Upon completion of this 8 week CGWorkshop, you will have a full understanding of how to create a functional, animator friendly, character face rig ready for their close up on the big screen!  Wade will give you guidance along the way, industry level tips and tricks, not to mention, personal feedback on your character’s facial rig.

CGSociety Animation Course

Note: The format of this class will be Forum replies for Assignments and Forum replies for student Q&As.

Faceware Technologies Launches Faceware Interactive Division

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New division, Faceware Interactive, creates facial mocap technologies that enable virtual humans and characters to interact with people in real time.

Faceware InteractiveLos Angeles, CA – July 20, 2016 – Faceware Technologies, the leading innovator and most experienced provider of markerless 3D facial motion capture solutions, today announced FACEWARE INTERACTIVE. The new division is focused on the development of software and hardware that can be used in the creation of digital characters with whom real people can interact. Faceware will be showcasing some of its early work in this area at SIGGRAPH 2016, Booth 322.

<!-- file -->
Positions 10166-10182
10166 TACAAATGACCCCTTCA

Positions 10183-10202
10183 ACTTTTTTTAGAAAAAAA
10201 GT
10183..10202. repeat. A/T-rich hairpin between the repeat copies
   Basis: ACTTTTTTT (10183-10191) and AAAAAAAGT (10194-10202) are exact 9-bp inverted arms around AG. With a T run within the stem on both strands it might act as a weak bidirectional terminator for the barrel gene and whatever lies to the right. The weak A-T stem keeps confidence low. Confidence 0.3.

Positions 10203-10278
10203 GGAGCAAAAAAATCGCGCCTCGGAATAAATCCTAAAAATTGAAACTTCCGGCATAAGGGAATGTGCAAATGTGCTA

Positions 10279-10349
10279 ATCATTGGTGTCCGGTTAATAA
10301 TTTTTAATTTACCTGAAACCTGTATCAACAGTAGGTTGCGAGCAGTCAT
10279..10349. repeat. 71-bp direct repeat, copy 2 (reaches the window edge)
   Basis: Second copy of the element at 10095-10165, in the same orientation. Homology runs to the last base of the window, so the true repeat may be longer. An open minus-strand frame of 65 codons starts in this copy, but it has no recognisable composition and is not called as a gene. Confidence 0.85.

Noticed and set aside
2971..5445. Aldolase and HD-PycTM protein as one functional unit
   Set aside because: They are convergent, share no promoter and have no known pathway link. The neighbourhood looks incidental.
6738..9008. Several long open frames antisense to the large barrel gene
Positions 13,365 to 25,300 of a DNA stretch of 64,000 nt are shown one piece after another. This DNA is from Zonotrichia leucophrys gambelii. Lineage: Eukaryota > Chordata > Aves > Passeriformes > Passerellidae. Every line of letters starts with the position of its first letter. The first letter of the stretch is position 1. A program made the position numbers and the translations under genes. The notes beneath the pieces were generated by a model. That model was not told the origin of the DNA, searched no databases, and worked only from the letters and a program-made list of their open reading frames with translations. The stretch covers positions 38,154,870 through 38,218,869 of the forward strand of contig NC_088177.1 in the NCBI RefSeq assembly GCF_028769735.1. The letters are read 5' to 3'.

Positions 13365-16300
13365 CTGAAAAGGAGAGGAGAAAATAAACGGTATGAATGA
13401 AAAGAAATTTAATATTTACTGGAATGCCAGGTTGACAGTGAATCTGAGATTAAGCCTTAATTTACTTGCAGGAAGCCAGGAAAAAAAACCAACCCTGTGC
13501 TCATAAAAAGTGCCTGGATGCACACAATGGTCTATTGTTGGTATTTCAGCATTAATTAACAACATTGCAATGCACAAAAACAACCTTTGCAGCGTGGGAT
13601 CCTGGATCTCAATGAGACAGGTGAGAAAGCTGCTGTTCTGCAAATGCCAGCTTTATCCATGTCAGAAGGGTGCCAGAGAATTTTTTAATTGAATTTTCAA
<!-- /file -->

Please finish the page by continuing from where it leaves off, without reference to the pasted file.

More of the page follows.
Faceware’s software technology identifies the movement of an actor’s face from video and applies that movement to a computer-generated character. Together with its head-mounted and stationary cameras, Faceware’s technology is used successfully in award-winning movies like The Curious Case of Benjamin Button and The Walk, and top-grossing games like Grand Theft Auto III-V, NBA 2K10-2K16, Destiny, Batman: Arkham Knight, Call of Duty: Advanced Warfare and DOOM.

Now imagine those characters interacting with people in real time, or someone acting “through” virtual humans or avatars in real time, like virtual puppeteers. The use cases for this are numerous, and include:

  • Live performances that incorporate digital characters. Digital characters can be “puppeted” in real time, allowing interaction with live audiences and people.